Princesses In Fairy Tales Essay

1023 words - 4 pages

“Beauty and Splendor”: The Ascribed Role of Princesses in Fairy Tales
     Fairy tales have long been known as stories told to entertain children. Throughout the years, these stories have been passed along from one generation to the next as a method of teaching historical and moral lessons. However, we often do not give adequate attention to the stereotypes created with the common motifs in these tales. More often than not, fairy tales are based upon royalty and young women in fairy tales are obligated to become the ascribed role of princess. It is known that because of precedence,princesses must be adored and this is simply because of their outstanding appearance. By examining the fairy tales of “Sleeping Beauty in the Wood”, Perrault’s version of “Cinderella”, and “Pretty Goldilocks”, it will be evident that the stories revolve around one-dimensional, narcissistic individuals, otherwise known as Princesses.In “Sleeping Beauty in the Wood” the princess is first introduced as a child who
“had all the perfections imaginable”. (Perrault, Sleeping 66) As well, after fairies had been summoned to serve her, each one gave her a gift: to be the most beautiful person in the world, have the wit of an angel, as well as wonderful grace in everything that she did. The author creates the portrait of a shallow character which has been blessed with cursory traits. It is important to note that the princess was not born with such characterisitcs, but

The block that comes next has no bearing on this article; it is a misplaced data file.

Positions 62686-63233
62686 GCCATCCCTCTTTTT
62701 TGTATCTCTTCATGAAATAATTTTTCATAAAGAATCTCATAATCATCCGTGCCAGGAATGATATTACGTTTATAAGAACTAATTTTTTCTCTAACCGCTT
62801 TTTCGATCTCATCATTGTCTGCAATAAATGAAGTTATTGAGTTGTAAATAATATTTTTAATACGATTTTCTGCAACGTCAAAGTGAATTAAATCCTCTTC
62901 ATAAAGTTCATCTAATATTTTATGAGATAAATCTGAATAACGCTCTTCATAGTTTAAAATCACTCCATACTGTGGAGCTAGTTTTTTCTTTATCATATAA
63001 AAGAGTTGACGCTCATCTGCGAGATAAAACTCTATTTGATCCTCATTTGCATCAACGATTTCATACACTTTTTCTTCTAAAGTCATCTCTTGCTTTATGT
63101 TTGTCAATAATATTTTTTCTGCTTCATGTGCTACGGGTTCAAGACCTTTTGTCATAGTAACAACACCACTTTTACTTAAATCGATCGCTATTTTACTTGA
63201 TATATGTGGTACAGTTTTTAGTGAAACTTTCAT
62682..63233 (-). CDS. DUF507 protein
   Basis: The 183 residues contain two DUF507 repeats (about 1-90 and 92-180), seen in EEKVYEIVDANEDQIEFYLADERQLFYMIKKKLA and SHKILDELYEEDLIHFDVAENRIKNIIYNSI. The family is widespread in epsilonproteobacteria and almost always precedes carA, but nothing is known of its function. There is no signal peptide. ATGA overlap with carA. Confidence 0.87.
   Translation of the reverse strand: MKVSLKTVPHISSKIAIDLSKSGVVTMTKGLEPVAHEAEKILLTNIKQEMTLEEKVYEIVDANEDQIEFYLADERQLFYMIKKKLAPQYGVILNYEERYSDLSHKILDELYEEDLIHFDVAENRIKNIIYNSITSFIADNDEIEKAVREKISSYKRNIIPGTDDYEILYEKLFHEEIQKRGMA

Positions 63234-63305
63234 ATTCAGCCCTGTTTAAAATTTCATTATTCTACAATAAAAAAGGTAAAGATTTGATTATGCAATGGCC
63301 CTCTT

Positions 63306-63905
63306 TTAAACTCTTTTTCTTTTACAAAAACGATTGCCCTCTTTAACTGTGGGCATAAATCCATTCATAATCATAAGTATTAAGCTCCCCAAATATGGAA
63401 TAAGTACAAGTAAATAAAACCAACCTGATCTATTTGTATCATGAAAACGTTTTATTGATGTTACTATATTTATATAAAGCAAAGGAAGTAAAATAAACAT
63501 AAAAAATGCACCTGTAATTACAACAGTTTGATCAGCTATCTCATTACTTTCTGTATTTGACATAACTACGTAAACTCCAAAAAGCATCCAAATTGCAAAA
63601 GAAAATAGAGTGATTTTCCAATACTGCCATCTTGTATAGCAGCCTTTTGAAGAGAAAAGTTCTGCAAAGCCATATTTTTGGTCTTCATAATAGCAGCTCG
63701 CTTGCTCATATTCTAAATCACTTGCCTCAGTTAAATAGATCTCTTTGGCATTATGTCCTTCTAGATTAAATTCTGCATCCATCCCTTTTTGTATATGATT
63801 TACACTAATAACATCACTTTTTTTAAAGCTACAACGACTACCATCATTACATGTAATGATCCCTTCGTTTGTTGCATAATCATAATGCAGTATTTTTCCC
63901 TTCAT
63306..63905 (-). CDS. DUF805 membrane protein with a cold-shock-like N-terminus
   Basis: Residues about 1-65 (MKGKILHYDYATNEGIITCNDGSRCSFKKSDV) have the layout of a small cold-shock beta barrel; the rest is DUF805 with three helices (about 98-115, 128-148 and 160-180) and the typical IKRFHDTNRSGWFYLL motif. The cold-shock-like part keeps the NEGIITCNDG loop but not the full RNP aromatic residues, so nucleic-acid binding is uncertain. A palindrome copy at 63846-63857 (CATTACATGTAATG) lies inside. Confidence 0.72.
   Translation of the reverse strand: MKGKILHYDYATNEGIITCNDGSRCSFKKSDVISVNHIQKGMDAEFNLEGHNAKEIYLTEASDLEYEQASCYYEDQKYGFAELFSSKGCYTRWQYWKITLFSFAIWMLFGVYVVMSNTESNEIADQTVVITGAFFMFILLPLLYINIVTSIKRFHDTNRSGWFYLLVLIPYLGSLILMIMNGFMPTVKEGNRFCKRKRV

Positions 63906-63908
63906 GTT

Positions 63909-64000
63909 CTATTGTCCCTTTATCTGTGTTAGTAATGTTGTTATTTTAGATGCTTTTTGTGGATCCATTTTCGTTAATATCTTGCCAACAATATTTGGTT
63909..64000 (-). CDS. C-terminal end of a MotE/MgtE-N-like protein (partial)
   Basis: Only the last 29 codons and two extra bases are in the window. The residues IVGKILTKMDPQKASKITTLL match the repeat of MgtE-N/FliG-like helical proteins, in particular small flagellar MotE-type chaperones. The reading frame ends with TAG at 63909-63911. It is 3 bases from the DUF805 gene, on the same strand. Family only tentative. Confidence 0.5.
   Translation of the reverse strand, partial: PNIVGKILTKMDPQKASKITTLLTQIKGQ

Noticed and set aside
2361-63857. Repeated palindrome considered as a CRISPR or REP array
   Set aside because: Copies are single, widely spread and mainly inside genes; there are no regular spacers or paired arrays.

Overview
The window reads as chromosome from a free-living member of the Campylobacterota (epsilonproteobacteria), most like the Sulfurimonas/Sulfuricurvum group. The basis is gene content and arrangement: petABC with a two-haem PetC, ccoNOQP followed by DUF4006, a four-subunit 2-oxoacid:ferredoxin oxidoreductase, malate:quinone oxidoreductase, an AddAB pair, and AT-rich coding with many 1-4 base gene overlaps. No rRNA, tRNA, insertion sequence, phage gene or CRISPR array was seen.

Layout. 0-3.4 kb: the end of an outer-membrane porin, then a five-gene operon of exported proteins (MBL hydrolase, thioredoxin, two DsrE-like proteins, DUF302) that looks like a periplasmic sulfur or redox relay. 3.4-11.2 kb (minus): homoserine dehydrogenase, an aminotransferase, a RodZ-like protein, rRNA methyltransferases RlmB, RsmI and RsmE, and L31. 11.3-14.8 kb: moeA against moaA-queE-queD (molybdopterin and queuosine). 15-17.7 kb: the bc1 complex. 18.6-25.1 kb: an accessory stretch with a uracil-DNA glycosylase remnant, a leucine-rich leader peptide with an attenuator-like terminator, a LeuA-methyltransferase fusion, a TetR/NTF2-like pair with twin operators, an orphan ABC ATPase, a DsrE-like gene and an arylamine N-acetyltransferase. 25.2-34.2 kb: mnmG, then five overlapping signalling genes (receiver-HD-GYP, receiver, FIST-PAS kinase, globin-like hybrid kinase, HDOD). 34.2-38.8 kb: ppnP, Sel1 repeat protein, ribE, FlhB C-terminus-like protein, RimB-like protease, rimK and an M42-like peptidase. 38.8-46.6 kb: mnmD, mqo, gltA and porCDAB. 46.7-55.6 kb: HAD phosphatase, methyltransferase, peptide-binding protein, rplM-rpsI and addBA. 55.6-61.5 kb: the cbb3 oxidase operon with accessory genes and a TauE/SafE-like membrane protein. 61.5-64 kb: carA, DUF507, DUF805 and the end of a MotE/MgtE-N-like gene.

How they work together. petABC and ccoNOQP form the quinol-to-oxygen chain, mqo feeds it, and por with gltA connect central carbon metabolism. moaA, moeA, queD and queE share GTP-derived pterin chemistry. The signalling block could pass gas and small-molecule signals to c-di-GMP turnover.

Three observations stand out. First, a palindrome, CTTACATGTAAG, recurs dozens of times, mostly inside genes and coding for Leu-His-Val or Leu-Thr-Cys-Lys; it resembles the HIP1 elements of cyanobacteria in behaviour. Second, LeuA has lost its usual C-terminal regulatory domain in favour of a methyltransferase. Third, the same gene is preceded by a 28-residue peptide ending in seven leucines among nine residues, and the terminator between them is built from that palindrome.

the fairies, looking out for her best interest and serving her, use their supernatural powers so that she might possess these apparently essential qualities. The complete story depends on and focuses around Sleeping Beauty’s appearance. Although she has had misfortune and been pricked by a spindle and doomed to sleep for one hundred years, it is said that “her swooning had not dimmed her complexion: her cheeks were carnation and her lips were coral.” (Perrault, Sleeping 68) Again, the story is carried on the fact that the princess must live up to the expectations of being beautiful. The author feels it is important to let the reader know the status of her looks to ensure that she is till looking her best despite being under a spell. As the story progresses, the princess is subjected to mistreatment by the wicked Queen-Mother, yet in the end the beautiful looking princess prevails while the
ugly Queen-Mother is defeated. It is suggested that the unfortunate looking